The original Manner Coffee on Nanyang Road in the Jing’An neighbourhood was one of my finds from my first visit to Shanghai, part of my first round-the-world trip in October 2016. When I returned at the end of 2017, I discovered that a second branch of Manner Coffee had opened on Fengxian Road, just a couple of blocks to the east of the original. Naturally I had to check it out.
Whereas the original is a hole-the-wall, literally a window in the side of a building, opening onto the street, the new Manner Coffee is much bigger, although it’s still tiny. This time it occupies the front half of a shop, with the rear section home to a small restaurant. The operation’s very similar though, with a window at the end of the counter opening on the street, where you order.
The offering’s also very similar, Manner roasting all its own coffee, with a blend on espresso and up to seven single-origins on pour-over through the V60. Naturally, all the beans are available to buy.
Sharps Coffee Bar, on Windmill Street, is something of a fixture in the London speciality coffee scene, having been around almost as long as the Coffee Spot. For those who don’t know, Sharps is a two-for-one, with a barber shop at the back and a lovely coffee bar at the front. It started life with London coffee legends Dunne & Frankowski, but it was taken in-house in 2014, with some equally famous names, such as Michael Cleland (Assembly) and David Robson (ex-Association Coffee) taking over behind the counter.
Fast forward five years and things have, in some ways, come full circle, with Harry and Alfie of Rag & Bone Coffee taking over the coffee operation at the start of February. Superficially, little has changed, with the layout still essentially the same. This includes the iconic Kees van der Western Spirit espresso machine, clearly visible through the window. However, there are subtle changes, including a new menu board, while the coffee has changed, Rag & Bone bringing in its house-blend from Old Spike Roastery on espresso, with various guests on filter, both batch-brew and pour-over through the V60. If you’re hungry, there’s a small range of pastries and several toast-based options.
In speciality coffee circles, Omotesando Koffee is something of a legend. Named after its home in Tokyo’s Omotesando district, this pop-up coffee shop was credited by some as helping to transform the Tokyo coffee scene. Sadly, it was a relatively short-lived affair and, while I visited its successor, Koffee Mameya, I missed the original (although you can read what my friend Bex made of it when she was there in 2014).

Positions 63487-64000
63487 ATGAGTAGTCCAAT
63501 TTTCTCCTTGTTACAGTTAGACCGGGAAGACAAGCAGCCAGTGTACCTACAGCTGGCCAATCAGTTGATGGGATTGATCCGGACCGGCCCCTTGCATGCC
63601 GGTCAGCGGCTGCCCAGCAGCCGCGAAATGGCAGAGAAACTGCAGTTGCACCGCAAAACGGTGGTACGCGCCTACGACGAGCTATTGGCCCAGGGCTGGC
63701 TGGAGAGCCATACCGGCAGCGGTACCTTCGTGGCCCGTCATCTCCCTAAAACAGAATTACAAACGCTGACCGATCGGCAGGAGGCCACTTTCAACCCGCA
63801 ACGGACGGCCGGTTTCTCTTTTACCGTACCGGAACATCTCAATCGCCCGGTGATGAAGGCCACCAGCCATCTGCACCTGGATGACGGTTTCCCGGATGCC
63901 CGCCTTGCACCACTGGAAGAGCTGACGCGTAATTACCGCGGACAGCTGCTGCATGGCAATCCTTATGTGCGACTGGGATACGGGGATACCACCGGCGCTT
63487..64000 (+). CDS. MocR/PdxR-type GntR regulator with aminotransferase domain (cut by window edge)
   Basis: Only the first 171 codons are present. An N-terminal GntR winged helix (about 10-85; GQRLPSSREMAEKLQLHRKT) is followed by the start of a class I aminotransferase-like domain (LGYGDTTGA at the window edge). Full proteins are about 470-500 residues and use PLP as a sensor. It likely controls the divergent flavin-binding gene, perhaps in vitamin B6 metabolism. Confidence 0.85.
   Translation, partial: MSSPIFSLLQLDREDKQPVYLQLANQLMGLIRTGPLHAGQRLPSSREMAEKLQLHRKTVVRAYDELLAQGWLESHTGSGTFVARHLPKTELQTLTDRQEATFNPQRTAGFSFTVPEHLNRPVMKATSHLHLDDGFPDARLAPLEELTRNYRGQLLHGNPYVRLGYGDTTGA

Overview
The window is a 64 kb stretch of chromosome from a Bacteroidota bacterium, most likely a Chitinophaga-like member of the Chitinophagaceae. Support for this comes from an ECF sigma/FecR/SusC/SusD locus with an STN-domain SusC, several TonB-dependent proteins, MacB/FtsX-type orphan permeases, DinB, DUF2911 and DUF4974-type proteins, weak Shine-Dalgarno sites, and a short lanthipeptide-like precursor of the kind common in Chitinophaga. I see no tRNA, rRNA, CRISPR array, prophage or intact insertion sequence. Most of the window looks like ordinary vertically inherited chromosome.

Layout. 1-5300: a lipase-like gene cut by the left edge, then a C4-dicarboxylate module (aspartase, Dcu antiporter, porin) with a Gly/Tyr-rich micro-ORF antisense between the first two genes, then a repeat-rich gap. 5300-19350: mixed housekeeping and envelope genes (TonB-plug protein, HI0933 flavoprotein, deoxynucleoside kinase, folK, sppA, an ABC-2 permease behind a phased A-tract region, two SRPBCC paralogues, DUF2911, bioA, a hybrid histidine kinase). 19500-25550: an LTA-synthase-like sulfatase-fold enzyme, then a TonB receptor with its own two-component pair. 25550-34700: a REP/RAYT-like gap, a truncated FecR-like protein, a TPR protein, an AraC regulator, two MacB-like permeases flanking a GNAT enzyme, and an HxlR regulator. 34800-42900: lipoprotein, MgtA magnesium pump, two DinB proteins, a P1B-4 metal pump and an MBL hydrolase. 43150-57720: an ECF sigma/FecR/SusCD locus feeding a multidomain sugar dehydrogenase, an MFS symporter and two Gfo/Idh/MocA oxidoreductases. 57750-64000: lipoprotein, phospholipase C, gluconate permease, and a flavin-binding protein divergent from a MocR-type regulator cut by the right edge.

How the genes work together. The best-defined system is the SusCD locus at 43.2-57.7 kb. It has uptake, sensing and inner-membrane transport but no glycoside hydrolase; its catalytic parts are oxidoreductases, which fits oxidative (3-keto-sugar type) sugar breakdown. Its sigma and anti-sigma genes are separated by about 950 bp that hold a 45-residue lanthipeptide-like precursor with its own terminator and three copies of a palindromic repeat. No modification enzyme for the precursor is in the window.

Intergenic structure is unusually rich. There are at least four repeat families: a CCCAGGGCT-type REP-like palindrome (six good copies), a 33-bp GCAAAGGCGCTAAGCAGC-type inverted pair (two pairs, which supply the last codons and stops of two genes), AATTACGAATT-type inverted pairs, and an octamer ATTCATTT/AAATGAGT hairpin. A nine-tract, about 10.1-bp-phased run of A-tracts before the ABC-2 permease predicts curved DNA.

From those humble beginnings, Omotesando Koffee has gone on to spawn a series of coffee shops around the world, including branches in Hong Kong and Singapore. In the summer of 2018, a ripple, for want of a better word, went through the London speciality coffee scene. Omotesando Koffee was opening on Newman Street in Fitzrovia.! Excitement mounted for the rest of the year, until, in the middle of December, Omotesando finally opened its doors, perhaps the most anticipated event in London specialty coffee that year.
A minimalist coffee shop, offering a bespoke house-blend from Assembly (with components from Brazil, Colombia, Uganda and Ethiopian) on espresso and pour-over, plus single-origins on pour-over and batch-brew, it offers a slice of modern Japanese coffee culture. Naturally, I had to take a look…
Regular travellers know that, with a few exceptions, airport coffee varies on a scale from mediocre to awful. While the likes of British Airways and Union Hand-roasted have made great strides forward, this is only of use to travellers who have lounge access. Meanwhile, it is left to individual airports/coffee shops to take the initiative, a great example being the branch of Cartel Coffee Lab at Phoenix Sky Harbor.
Into this mix comes Philadelphia-based roaster/coffee shop chain, La Colombe. I passed through Philadelphia Airport on my may from Manchester to Manchester (I couldn’t help myself) and was delighted to find multiple branches of La Colombe, at Terminals A, B, C and E. Each one serves a pair of blends, plus a decaf, on batch-brew and another blend plus decaf on espresso. Even though I had lounge access, I had to stop off and grab some proper coffee…
Philadelphia’s speciality coffee scene is dominated by roaster/coffee shops, with the occasional exception such as Menagerie Coffee. Into this mix comes Rally, a coffee shop which not only isn’t a roaster, but is also a creative marketing agency, as well as doubling as an events and co-working space. However, don’t let that put you off, since it’s still an excellent coffee shop in its own right.
Rally is in Bella Vista, just south of the centre, having opened in early 2016, not long after I visited the city, so I just missed out. However, on my return in 2018, I was alerted to its presence by the lovely folks at Ox Coffee, so naturally I had to check it out.
Using local suppliers wherever possible, Rally originally used Passenger Coffee Roasting from nearby Lancaster. However, it has recently switched to Philadelphia-based roaster Blind Tiger Coffee (which I’ve yet to try), set up last year by Charlie, one of the baristas at Rally. There’s a concise espresso-based menu, plus batch-brew and pour-over through the Clever Dripper. If you don’t fancy coffee, there’s tea, while if you’re hungry, there’s a selection of cake from local bakers, plus ice-cream from Weckerlys in Fishtown.